Market structure  · 

Corporate actions and APAC equity options markets

Part of series:

Corporate actions can have a significant impact on single stock options, and investors value clear guidance on how contracts will be treated. We offer ways exchanges can increase consistency and transparency in this area. This is the third in our series of articles exploring SSO trading across the APAC region. To read the first instalment, click here.

Corporate actions like rights issues and mergers can have sudden and dramatic impacts on a company’s share price. Cash equities markets have developed widely-followed and predictable ways to adjust stock prices in these instances. But it’s a different story for futures and options markets, particularly those in APAC.

Whether it’s a merger, stock split or rights issue, the impact of corporate actions on options can be even more dramatic than on the underlying equities. But APAC exchanges have shown little consistency and transparency in how they treat single stock options (SSOs) in these scenarios. Without greater certainty about how their contracts will be treated, investors may be reluctant to enter into them in the first place.

This is a barrier to the growth of SSOs in APAC, but one that can be resolved with greater transparency and harmonization.

The issue

Conceptually, the problem is quite simple.

Corporate actions are events announced by companies that will impact the value of their shares, either due to capital adjustments that may be dilutive (i.e. equity raisings such as rights issues), significant changes to strategy and operations (i.e. spin offs, de-mergers, liquidations), corporate matters (special dividends, stock splits) or M&A (acquisitions, divestments, etc). 

A derivative contract has two components – an agreed expiry date when the contract concludes and a size and settlement price agreed to by the writer and buyer of the contract.

A change in the underlying value of a stock after a contract has been struck between the writer and buyer means that one party will be adversely financially affected by the action, sometimes quite significantly.

Fair, transparent and comprehensive

While there is no recognised best practice in corporate action methodology, an exchange’s ability to attract institutional liquidity and investors – particularly retail investors – to SSOs depends on how fair, transparent and comprehensive its methodology is. Most options exchanges deal with these situations by implementing corporate action adjustments, using their respective methodologies to maintain the value of open options positions as if the event had not occurred.

Still there could be improvements, particularly among options markets in APAC. For instance, exchanges could pursue greater coordination and harmonization in the following ways:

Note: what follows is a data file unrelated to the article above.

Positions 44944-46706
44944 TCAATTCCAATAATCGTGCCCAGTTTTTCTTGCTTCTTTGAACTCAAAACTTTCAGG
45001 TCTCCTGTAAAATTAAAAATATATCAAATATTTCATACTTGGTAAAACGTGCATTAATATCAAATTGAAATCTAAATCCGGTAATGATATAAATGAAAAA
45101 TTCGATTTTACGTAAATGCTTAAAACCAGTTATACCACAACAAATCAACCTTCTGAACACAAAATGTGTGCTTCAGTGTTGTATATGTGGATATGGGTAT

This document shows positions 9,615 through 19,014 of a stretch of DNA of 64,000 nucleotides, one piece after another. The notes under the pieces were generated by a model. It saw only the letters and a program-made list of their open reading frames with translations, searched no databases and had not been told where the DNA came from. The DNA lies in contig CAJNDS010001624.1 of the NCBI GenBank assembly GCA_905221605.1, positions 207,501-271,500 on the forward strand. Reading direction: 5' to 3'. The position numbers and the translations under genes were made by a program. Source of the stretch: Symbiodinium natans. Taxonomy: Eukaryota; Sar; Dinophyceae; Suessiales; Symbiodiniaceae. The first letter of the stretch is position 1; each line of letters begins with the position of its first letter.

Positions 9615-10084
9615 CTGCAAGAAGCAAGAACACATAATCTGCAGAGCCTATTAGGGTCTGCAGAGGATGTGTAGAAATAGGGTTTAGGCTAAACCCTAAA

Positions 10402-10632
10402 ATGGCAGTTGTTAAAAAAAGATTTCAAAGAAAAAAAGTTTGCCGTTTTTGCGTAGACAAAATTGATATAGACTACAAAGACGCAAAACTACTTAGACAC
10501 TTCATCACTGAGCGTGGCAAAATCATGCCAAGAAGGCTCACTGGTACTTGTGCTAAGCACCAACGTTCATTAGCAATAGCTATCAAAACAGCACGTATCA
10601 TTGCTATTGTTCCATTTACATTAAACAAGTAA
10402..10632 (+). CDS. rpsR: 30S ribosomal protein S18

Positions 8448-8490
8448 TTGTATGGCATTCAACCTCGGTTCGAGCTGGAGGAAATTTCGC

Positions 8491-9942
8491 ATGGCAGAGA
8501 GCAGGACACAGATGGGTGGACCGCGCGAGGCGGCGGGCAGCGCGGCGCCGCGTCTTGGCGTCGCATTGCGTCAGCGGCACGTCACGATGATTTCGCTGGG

• Clarifying what corporate actions adjustments are triggered for each type of corporate action. There is divergence internationally on this point which could be cleared up.
  • Adopting basket methodologies or fair value settlement for corporate actions beyond a certain size to avoid distortions (e.g. unknown prices on a large spinoff, etc.), and Ratio-method adjustments for deterministic corporate actions or ones with negligible adjustments.
  • Using the same adjustment mechanism for options and futures.
  • Making adjustment announcement timings and publishing the change to the exercise price or contract size immediately after the close of trading the day before the adjustment takes place.

Exchanges should continue to review their methodologies and scrutinise how other international markets apply corporate action adjustments, focusing particularly on those that have been successful in encouraging SSO liquidity. They could also consider seeking regular feedback from market stakeholders and investors to continue to inspire confidence and attract liquidity. By taking these steps, exchanges can go some way toward removing the barriers to more widespread adoption of SSOs throughout APAC.

To discuss this paper – or any other market structure topic – reach out to the Optiver APAC Corporate Strategy team at [email protected]

DISCLAIMER: Each of Optiver Australia Pty Limited ABN 54 077 364 366 AFSL 244145, Optiver Trading Hong Kong Limited APO583, Optiver Taiwan Futures Co., Ltd F034, Optiver Singapore Trading Pte Ltd UEN  202107169R and Optiver (Shanghai) Trading Company Limited (individually and collectively, “Optiver”) is a proprietary trading firm and trades exclusively for the benefit of its own account or its’ affiliates. This communication is for informational purposes only. It is not a recommendation to engage in investment activities and must not be relied upon when making any investment decisions. This communication does not consider the investment objectives or financial situation of any particular counterparty. All investments involve risk and no portion of this document should be interpreted as legal, financial, tax, or accounting advice, and should not be construed as an offer to buy or sell, or a solicitation to buy or sell any future, option, swap, or other derivative or financial instrument. Entering into transactions with Optiver does not create or represent a customer relationship for either party. As such, none of the regulatory provisions regarding customers will apply to the transactions Optiver enters into with you. There are no warranties, expressed or implied, as to the accuracy or completeness of any information provided herein. The sources for the information and any opinions in this communication are believed to be reliable, but Optiver does not warrant or guarantee the accuracy of such information or opinions.

Market structure

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